Wed, Sep 05, 2007 - Page 5 News List

NATO faces mounting woes in Afghanistan


A drug addict injects himself with heroin in Kabul on Thursday. A report by the UN Office on Drugs and Crime released in Kabul on Aug. 27 shows that the production level of opium, from which heroin is manufactured, is expected to reach 8,200 tonnes this year, up from 6,100 tonnes last year. Afghanistan is now responsible for 93 percent of global opium production, the office said.


An Afghan police officer leaned over a tray laden with pistachios and cubes of chilled watermelon to make his point to NATO's supreme commander.

"The enemy are attacking with machine guns and rocket launchers and we can reply only with rifles," Colonel Sayad Yakub Khan said. "We don't have the capacity to respond."

Even in relatively prosperous parts of Afghanistan spared the worst of the violence that has curbed economic development, the mission to reconstruct the war-shattered country faces a raft of problems nearly six years after the Taliban regime were toppled.

NATO chiefs report progress in combating a resurgent Taliban, yet an ineffective Afghan police force, spiraling drugs production and criticism of the military alliance over rising civilian deaths all present major headaches to the Western-backed mission to stabilize the country.

"It's like three-dimensional chess in a dark room and you have gloves on," is how General John Craddock -- the commander of all NATO operations, including the 40,000 allied troops in Afghanistan -- described NATO's task during a visit to the country last week.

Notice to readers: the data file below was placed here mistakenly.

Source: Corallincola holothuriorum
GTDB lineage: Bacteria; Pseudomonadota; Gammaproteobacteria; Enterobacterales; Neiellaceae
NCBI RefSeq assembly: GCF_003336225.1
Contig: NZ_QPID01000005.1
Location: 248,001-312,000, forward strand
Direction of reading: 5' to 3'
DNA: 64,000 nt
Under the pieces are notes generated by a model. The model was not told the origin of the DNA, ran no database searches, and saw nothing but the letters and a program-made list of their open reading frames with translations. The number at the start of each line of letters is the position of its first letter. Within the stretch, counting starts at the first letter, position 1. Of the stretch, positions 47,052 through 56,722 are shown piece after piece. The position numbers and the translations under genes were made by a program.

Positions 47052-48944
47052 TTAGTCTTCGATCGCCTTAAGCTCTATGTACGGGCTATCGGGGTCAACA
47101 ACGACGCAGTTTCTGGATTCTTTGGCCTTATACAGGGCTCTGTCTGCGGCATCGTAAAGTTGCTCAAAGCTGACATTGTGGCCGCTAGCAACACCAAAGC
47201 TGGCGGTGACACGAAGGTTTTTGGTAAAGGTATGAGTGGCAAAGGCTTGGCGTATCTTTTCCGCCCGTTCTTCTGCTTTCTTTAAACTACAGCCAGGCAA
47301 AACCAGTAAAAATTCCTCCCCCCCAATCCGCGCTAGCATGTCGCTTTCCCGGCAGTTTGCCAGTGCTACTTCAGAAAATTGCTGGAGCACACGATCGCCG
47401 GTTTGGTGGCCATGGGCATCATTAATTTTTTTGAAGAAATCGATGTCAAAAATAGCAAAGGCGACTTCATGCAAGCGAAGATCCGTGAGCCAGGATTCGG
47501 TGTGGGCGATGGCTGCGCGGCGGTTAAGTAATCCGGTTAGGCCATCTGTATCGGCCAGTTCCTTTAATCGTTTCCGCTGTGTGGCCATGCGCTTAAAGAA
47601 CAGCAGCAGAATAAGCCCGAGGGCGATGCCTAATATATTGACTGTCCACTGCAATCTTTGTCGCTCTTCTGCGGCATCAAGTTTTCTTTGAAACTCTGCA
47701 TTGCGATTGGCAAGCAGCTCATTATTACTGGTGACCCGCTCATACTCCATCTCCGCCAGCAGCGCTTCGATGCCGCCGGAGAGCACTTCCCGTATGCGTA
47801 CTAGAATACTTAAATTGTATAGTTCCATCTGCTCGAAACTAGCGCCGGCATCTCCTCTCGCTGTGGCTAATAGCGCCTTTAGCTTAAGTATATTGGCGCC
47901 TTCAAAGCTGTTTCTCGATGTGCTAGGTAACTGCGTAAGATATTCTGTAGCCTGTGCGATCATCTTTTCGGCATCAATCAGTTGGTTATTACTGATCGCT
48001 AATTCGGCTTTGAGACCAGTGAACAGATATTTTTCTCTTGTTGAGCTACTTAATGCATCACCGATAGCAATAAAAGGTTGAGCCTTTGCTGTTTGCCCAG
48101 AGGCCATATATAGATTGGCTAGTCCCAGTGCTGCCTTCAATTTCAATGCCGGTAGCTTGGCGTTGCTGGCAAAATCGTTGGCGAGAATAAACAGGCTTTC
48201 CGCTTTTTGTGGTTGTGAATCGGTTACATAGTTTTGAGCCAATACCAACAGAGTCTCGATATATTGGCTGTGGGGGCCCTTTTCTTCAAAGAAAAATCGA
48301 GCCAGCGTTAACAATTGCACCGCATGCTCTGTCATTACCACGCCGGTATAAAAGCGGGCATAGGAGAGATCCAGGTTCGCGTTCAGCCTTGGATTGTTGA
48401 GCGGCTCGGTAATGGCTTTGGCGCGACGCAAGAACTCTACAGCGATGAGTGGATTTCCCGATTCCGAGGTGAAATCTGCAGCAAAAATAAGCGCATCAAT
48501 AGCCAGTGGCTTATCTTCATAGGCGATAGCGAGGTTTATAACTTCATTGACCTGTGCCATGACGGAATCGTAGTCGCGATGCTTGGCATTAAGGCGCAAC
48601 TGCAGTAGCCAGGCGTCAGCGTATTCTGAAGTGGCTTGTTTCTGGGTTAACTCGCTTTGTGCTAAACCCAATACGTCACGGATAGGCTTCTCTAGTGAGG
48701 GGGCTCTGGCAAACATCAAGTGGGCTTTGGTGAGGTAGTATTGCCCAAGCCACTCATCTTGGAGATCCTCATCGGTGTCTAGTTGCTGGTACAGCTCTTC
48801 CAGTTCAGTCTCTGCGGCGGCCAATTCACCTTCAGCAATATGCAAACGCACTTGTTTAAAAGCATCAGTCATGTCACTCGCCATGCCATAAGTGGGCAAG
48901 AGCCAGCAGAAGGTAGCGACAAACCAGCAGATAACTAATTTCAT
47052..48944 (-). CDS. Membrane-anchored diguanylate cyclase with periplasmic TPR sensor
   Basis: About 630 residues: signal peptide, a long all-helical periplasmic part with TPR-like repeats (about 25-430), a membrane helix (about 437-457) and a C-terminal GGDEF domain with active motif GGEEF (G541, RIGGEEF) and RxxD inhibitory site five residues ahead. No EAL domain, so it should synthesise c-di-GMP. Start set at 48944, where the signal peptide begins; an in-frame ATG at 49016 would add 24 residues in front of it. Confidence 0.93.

The discontented Afghan police officer was speaking in northwestern Faryab Province, which borders Turkmenistan and is relatively peaceful and prosperous, far from the Taliban's heartlands in the south where NATO units clash daily with the insurgents.

Local officials praise NATO troops for helping open schools, pave roads and boosting the local economy. Yet recent months have seen a resurgence of attacks by insurgents infiltrating from the south. Targets include police posts, alliance troops and local civilians working with international development efforts, officials said.

Craddock said that NATO would stand by the local authorities and told Khan he pressed allied governments to provide more equipment to the Afghan army and police.

Getting more NATO training teams to embed with the Afghan army was his top priority, Craddock said.

Insurgent violence in Afghanistan is at its highest level since US forces invaded the country in 2001 to oust the hard-line Islamic Taliban rulers, who harbored al-Qaeda leaders blamed for planning the attacks in the US on Sept. 11, 2001.

The focus of the violence has been in the southern and eastern provinces, but the insurgents are increasingly using Iraq-style tactics, such as roadside bombs, suicide attacks and kidnappings to hit foreign and Afghan targets around the country. In May, a Finnish soldier was killed and four Norwegians injured in normally quiet Maymana.

Craddock acknowledged NATO was caught by surprise by the strength of Taliban resistance since his troops moved into the south a year ago.

"When we took over the south I don't think that NATO, or the coalition, realized the extent of the Taliban resurgence there," he said. "There weren't many [international] forces there. That became a safe haven. NATO moved in, stirred up a hornets' nest and we're still feeling that."

He says NATO troops -- mostly from Britain, Canada, the US and the Netherlands -- are making progress, thwarting Taliban attempts to seize control of significant territory in the south.

However, commanders on the ground in southern Afghanistan complain that they can chase the Taliban out of particular districts but sometimes don't have the manpower to hold the ground.

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